The line, “I want an America that relies on its own ingenuity and innovation – not the Saudi royal family.” was also pretty shrewd. This section papers over some tricky foreign policy tradeoffs, like exactly how he would get our allies to contribute to Iraq, but I will say this — the speech convinced me that Kerry gets the fact that this election is about foreign policy and the war on terror.
So where do I stand on the fence? I promised Tyler Cowen I’d start assigning a probability of which side of the fence I’d land. At this point, if p = (probability of voting for Kerry), then my p = .54. THE MORNING AFTER: James Joyner has a nice collection of links. Matthew Yglesias is just as pissed as I am about Kerry’s crap rhetoric on outsourcing — Robert Tagorda even more so. Robert Hochman was thoroughly underwhelmed — Virginia Postrel even more so. The parts of Kerry’s speech that appealed to me were the parts that made the same criticisms of the Bush administration that I’ve made in the past. I can’t say the speech made me want to vote for Kerry anymore than I did before the speech — but those sections reminded me why I’m not too thrilled with the Bush administration at the moment. LAST UPDATE: Will Saletan seems to be channeling me this week — or vice versa, as he makes a similar point about Kerry’s speech:
The power of the speech, reflected in a deafening series of ovations that consumed the FleetCenter tonight, came not from Kerry’s biography or the themes he brought to the campaign two years ago. It came from his expression of widespread, pent-up outrage at the offenses of the Bush administration…. In his determination to unite the right, Bush hasn’t just united the left. He has lost the center. Look at last week’s New York Times/CBS News poll of registered voters. “Do you think the result of the war with Iraq was worth the loss of American life and other costs of attacking Iraq or not?” Fifty-nine percent say it was not. “Which do you think is a better way to improve the national economy—cutting taxes or reducing the federal budget deficit?” Fifty-eight percent say reducing the deficit. “When it comes to regulating the environmental and safety practices of business, do you think the federal government is doing enough, should it do more, or should it do less?” Fifty-nine percent say more. One more Bush voter on the right, balanced by one more Kerry voter on the left, plus the tilting of one more voter in the middle toward Kerry, is a net loss for the president. That’s the lesson of this administration, this election, and this convention. Kerry doesn’t have to write any good lines. He just has to read them.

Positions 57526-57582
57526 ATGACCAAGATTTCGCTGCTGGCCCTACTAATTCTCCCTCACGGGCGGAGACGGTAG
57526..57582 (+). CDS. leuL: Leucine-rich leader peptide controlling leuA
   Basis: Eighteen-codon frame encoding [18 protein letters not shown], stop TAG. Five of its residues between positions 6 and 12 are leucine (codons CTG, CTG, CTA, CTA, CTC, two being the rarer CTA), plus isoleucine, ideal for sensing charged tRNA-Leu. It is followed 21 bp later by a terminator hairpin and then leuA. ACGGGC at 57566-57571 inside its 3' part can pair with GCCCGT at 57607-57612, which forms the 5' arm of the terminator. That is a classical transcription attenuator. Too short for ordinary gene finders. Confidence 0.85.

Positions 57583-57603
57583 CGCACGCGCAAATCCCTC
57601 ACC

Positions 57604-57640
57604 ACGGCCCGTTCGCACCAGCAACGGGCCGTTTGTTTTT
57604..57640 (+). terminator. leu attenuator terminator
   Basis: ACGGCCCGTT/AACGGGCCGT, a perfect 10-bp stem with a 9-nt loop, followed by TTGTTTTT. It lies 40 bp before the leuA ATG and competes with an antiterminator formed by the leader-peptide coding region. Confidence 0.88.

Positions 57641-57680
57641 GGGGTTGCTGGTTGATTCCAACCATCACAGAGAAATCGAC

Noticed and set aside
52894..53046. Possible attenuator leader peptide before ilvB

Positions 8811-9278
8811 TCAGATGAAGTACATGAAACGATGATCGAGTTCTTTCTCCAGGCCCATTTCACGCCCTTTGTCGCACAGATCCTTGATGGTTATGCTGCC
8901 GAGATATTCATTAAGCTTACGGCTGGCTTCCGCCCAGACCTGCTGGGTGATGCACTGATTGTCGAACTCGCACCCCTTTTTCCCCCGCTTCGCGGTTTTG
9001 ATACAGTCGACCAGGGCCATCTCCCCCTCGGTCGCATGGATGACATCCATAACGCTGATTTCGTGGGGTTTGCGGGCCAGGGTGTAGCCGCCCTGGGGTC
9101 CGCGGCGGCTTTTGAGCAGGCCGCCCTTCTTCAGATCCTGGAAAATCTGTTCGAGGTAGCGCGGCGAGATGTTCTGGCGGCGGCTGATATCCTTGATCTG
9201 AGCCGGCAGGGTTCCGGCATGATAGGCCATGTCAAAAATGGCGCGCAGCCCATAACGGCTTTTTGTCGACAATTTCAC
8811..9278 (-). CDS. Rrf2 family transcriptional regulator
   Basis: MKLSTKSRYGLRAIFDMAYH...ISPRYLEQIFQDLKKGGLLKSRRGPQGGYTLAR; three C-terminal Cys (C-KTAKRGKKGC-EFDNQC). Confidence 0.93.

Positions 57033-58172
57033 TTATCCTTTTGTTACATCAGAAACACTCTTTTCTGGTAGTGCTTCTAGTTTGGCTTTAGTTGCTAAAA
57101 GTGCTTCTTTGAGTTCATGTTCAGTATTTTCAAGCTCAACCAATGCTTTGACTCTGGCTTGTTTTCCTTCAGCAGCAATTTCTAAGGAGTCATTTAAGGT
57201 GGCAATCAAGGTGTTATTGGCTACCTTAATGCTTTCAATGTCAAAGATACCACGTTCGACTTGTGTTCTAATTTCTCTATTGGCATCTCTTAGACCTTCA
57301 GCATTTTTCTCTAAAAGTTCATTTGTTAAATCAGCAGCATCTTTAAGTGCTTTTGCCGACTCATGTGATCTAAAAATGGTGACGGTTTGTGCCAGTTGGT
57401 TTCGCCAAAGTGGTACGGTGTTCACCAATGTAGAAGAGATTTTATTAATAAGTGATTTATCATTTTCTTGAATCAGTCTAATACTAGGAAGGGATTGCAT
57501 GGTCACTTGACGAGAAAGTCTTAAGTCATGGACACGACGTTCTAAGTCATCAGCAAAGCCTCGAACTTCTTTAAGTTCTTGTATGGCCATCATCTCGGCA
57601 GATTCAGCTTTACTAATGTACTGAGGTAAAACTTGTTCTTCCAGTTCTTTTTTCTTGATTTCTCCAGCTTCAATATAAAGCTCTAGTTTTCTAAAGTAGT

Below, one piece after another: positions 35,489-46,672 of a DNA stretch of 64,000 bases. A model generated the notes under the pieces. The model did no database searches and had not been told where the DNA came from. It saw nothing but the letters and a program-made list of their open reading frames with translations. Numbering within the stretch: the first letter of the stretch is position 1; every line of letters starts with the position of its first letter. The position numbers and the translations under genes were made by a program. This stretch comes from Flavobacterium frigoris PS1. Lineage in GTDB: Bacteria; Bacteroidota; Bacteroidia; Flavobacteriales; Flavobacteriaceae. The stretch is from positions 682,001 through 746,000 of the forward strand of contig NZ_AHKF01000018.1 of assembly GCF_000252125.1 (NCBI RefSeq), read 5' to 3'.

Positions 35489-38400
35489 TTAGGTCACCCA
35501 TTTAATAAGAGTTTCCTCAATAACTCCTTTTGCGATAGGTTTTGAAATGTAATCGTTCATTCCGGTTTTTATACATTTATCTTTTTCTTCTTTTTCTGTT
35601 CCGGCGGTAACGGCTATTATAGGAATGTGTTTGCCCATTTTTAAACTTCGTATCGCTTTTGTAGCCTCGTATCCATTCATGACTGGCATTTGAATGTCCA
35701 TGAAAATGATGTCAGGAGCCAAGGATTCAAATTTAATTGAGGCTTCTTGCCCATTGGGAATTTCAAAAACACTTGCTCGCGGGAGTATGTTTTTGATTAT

Daniel W. Drezner is a professor of international politics at the Fletcher School of Law and Diplomacy at Tufts University and co-host of the Space the Nation podcast. Twitter: @dandrezner